Surveillance. Information and statistics about the emergence and spread of resistant microbes and the use of antimicrobial drugs can help experts interpret trends and identify strategies to prevent or control antimicrobial resistance. CDC is working with state health departments and other Task Force members to design and implement a strategy to coordinate national, regional, state, and local surveillance efforts. In addition, FDA, CDC, and USDA developed and expanded systems to monitor patterns of antimicrobial resistance among foodborne bacteria in human medicine, in agriculture, and in retail meat.
Prevention and Control. Research shows that controlling the use of antibiotics can help reduce the incidence of antimicrobial resistance. In 2003, FDA partnered with CDC’s launch of its Get Smart: Know When Antibiotics Work campaign. The goal of the campaign is, and has been, to educate consumers and healthcare professionals on the appropriate use of antibiotics. In partnership with doctors and other medical professionals, CDC has developed clinical guidelines for health professionals on how best to use antimicrobials, and supports pilot projects to identify effective strategies to promote appropriate antimicrobial drug use. FDA has promulgated regulations for labeling antibiotics regarding their appropriate use for infections caused by bacteria. FDA’s Center for Veterinary Medicine (CVM) has developed, in conjunction with stakeholders in-depth antimicrobial prudent use principles for beef, dairy, swine, poultry, and more recently, aquatic veterinarians. In 2003, FDA published Guidance for Industry #152 (“Evaluating the Safety of Antimicrobial New Animal Drugs with Regard to their Microbiological Effects on Bacteria of Human Health Concern”). Guidance #152 outlines a recommended approach for conducting a qualitative risk assessment to evaluate the likelihood that an antimicrobial drug used to treat a food-producing animal may cause an antimicrobial resistance problem in humans. The risk assessment approach recommended in the guidance considers a broad set of information, including the importance of the drug in question to human medicine. This information is collectively considered in determining whether the proposed antimicrobial product will pose a risk to public health.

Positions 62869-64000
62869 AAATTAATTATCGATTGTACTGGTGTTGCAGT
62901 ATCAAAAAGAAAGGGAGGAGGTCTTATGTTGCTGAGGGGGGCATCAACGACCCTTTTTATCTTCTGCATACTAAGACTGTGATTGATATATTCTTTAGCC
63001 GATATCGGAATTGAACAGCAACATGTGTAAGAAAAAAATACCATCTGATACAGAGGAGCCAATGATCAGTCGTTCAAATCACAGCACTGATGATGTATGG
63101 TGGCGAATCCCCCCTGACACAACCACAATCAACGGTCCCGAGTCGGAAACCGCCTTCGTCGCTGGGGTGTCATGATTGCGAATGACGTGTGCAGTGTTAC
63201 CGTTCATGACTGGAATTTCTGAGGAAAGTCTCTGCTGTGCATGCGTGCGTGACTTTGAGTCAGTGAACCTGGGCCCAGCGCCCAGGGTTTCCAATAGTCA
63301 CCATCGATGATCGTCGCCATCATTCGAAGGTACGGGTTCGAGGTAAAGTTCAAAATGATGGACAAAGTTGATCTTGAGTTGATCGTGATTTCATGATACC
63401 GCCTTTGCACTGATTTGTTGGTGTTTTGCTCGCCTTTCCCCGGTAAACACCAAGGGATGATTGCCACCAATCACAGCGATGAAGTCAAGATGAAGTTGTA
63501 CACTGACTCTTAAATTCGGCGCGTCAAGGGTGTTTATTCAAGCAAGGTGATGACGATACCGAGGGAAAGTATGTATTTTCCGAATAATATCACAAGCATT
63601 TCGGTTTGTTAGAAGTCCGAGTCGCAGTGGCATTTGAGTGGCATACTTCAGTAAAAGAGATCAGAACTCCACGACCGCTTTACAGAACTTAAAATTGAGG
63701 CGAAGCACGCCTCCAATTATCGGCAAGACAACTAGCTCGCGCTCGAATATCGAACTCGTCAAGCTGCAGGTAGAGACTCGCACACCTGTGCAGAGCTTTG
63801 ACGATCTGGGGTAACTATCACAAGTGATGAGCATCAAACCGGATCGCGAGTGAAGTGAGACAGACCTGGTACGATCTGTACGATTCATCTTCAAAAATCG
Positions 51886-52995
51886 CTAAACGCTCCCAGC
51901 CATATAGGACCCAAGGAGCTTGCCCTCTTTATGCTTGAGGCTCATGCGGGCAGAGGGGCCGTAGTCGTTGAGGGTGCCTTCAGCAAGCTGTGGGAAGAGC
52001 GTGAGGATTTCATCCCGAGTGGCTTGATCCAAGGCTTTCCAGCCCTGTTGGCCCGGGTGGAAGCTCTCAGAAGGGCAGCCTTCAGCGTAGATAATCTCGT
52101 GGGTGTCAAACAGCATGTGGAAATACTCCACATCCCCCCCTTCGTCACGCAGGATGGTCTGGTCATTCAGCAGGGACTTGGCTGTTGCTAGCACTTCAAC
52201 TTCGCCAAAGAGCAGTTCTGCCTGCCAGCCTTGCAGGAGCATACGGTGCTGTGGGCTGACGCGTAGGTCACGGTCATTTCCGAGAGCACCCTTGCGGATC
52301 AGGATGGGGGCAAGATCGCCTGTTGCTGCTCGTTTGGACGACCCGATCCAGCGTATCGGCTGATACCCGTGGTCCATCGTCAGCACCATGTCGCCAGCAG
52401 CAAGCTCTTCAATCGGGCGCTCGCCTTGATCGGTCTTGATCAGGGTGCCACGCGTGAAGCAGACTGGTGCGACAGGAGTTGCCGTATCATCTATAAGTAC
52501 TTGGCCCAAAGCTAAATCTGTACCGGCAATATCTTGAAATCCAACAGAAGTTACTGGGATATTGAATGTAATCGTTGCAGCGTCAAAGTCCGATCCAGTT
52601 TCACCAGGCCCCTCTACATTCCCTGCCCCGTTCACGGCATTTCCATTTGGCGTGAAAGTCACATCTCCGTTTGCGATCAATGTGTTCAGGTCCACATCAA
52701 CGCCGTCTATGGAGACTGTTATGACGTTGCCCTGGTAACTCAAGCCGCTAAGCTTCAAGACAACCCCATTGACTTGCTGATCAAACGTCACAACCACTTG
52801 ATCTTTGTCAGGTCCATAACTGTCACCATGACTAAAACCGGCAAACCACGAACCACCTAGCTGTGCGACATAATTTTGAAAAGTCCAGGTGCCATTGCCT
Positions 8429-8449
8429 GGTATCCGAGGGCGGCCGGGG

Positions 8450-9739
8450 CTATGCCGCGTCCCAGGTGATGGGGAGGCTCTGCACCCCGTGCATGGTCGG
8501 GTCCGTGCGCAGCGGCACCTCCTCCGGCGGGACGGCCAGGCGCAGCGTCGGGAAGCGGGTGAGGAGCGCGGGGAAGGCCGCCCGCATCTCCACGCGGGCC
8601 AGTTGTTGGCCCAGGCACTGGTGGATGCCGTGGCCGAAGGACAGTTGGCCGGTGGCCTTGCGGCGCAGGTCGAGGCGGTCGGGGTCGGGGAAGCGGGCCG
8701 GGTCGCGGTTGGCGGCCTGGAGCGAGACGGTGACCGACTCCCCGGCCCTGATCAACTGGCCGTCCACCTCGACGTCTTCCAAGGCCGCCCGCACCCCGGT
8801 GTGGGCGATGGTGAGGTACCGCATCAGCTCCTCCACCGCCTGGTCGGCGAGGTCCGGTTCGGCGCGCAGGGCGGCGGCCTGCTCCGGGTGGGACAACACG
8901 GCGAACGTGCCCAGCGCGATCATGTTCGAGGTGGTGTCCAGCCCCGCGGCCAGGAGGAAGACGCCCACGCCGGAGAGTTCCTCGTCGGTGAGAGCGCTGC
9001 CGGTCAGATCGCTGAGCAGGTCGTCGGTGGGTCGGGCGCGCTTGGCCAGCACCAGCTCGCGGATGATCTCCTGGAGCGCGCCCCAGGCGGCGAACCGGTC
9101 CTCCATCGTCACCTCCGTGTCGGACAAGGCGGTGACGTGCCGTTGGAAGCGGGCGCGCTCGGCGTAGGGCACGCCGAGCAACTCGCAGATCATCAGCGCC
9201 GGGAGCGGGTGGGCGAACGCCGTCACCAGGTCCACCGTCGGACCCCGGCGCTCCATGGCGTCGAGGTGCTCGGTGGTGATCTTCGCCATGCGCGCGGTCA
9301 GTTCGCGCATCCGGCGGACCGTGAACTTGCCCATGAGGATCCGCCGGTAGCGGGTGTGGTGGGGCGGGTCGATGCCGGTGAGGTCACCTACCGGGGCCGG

Measures that reduce the need for antibiotic use also serve to reduce the emergence of antibiotic-resistant microorganisms. Prevention of infections through the use of vaccines has effectively eliminated or markedly decreased the problem of resistance in organisms such as Haemophilus influenzae type b (virtually eliminated in the U.S. while still a problem in other parts of the world) and Streptococcus pneumoniae, also known as pneumococcus. Published research has confirmed that the latter pneumococcal vaccine has lowered common infections that are often treated with antibiotics. Vaccines also contribute to the control of resistance by preventing or decreasing the use of antibiotics. For example, vaccines against respiratory viruses, such as influenza, by preventing respiratory illnesses, decrease infections which often lead to unnecessary antibiotic use and also prevent complicating, sometimes serious secondary infections caused by bacteria such as staphylococcus or pneumococcus. In addition, development of increasingly sensitive diagnostic assays for detection of resistance allows for rational targeted antibiotic use.